This refining is important. It means I’ve learned from my experience so far, and I’m willing to adapt to changing circumstances. Always be willing to adapt. Stubbornness is good when it comes to not quitting in the face of all adversities, but rigidity is not. Being rigid limits you. Being flexible frees you. Therefore, allow  yourself to change or adjust your course when necessary.

Measuring something is the best way to speed up progress

If you are not keeping track of your goals, they may get done, or they may not. They probably won’t. Or your progress will be much slower than what you are capable of. This is where specific goals become essential. You have to have goals that are specific enough that you can measure them.

For example, if your goal is to write every day, you could just answer in yes or no. Did you write today? Yes. That’s one form of measurement. It works if you are trying to build a habit, as long as you remember to at least keep track of that “Yes” or “No” answer. However, the more effective thing would be to have a specific goal. I.e. write 500 words every day. That gives you a goal to achieve, and it also enables you to measure your progress. If you are writing a 1000 word story, you know you can finish it in two days. If you are writing a whole book, you can work it out by the word count. Specificity and measurement makes difficult goals much more achievable. It can also give you a motivational kick.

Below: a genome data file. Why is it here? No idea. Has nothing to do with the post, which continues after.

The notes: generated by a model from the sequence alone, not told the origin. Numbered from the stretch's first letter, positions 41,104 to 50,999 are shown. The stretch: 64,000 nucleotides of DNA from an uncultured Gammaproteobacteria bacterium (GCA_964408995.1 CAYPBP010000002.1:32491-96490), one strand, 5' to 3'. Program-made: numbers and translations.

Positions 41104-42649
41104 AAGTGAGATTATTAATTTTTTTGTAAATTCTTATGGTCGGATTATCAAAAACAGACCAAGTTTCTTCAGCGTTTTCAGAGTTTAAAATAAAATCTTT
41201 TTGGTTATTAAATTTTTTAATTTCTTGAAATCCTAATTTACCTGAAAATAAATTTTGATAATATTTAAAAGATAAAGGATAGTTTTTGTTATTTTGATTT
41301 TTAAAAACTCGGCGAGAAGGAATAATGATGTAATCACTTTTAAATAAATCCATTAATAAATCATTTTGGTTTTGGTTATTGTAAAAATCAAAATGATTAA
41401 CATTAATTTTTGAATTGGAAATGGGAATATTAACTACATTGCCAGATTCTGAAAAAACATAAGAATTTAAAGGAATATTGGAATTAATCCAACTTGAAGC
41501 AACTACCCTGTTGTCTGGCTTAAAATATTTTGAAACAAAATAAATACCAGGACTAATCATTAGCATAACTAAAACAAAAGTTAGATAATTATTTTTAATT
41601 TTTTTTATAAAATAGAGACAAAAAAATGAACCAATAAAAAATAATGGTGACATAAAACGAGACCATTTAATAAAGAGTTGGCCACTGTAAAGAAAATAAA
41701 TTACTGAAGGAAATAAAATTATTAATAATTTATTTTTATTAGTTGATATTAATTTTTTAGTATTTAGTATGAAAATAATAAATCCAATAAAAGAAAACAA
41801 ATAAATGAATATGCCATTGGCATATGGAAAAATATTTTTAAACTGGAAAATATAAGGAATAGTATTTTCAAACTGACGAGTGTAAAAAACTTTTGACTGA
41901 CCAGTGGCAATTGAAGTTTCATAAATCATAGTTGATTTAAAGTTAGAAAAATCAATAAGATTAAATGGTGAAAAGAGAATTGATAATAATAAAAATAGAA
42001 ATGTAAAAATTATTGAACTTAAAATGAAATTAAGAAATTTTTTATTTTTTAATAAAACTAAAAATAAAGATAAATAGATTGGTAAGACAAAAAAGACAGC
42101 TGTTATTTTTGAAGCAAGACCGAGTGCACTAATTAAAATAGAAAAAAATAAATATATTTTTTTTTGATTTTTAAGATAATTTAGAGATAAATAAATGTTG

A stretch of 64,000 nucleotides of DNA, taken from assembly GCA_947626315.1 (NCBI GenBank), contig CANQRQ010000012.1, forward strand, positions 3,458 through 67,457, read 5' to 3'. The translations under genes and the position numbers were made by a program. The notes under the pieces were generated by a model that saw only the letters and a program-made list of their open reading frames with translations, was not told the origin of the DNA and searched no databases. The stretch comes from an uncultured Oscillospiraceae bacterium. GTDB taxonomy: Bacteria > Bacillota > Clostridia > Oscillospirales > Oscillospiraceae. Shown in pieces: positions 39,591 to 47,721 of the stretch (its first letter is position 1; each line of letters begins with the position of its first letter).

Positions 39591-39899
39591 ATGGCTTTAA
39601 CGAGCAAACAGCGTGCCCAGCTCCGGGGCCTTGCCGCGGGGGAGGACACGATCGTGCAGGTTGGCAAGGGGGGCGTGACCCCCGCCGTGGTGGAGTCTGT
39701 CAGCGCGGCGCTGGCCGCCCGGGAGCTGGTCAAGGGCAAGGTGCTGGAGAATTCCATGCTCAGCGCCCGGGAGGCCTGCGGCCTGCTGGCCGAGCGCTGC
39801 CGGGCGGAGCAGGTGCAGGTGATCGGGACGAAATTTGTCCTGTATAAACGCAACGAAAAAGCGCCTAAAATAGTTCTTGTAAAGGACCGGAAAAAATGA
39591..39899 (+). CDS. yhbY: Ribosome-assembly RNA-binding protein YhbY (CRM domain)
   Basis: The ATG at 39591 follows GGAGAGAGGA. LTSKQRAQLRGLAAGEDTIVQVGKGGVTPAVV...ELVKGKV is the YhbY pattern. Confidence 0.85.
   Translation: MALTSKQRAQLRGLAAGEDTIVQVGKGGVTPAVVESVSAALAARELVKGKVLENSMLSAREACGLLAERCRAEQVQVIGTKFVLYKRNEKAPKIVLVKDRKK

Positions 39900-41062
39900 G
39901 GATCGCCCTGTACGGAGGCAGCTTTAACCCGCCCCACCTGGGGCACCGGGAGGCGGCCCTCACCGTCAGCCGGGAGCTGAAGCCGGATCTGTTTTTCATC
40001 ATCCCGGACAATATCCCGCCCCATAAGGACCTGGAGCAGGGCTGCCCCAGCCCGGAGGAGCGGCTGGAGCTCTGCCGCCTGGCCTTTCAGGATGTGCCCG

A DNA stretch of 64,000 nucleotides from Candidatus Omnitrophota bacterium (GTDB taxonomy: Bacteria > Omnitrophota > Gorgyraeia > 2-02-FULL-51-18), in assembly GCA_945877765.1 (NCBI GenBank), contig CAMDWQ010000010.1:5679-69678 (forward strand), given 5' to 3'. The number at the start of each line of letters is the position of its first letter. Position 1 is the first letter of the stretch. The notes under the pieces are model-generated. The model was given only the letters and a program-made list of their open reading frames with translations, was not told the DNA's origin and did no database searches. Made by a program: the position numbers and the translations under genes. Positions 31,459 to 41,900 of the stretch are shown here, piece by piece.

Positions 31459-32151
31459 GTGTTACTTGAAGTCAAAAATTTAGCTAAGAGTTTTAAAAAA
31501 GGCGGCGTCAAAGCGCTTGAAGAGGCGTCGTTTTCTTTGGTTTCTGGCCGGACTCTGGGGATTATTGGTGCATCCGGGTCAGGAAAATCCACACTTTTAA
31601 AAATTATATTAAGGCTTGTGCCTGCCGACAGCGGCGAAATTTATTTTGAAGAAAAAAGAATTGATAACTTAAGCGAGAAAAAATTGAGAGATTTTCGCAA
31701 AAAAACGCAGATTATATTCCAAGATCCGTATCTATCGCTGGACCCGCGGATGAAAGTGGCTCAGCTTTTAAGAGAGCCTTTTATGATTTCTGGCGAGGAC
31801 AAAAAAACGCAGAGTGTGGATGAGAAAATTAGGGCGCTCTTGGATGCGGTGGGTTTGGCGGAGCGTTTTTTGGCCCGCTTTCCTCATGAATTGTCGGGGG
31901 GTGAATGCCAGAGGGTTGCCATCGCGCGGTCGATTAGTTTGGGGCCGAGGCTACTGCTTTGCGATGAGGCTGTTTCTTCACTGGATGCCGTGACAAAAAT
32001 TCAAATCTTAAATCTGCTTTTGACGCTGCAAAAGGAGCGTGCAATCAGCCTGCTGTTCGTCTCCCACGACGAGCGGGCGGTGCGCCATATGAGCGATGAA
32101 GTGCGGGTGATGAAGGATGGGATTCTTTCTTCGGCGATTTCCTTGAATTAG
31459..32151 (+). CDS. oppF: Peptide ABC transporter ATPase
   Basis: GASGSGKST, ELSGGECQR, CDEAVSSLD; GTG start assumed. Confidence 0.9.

Actionable steps are essential

For my sixth goal – Human behaviour, body language, how the mind works – I didn’t really have any specific steps. I know I made some progress on it through life, but that was it. I didn’t have a plan, or any way of measuring it. That’s not very effective. It doesn’t allow me to describe what exactly I learned and how I learned it. It also doesn’t allow me to measure my progress. It doesn’t allow me to distil the lessons I’ve learned. All in all, it’s not very efficient, and certainly not effective for an aspiring polymath.

Actionable steps allow you to know what you are supposed to do. It saves a lot of time too, because then you are not sitting there wondering what  you should be doing. Actionable steps allow you to measure your progress easily. And of course, they speed up your progress towards your goals. Small steps towards larger goals go a long way in the long run.


These lessons are a good way to reflect on my polymath journey. I hope they help you on yours. Even if you are not planing to become a polymath, all of the above lessons can help you with any goals you have. 



Let’s start with the most basic one. Do you know what your goals? If you’ve them written down, review them. If you haven’t written them down (or can’t find them) then write them down now.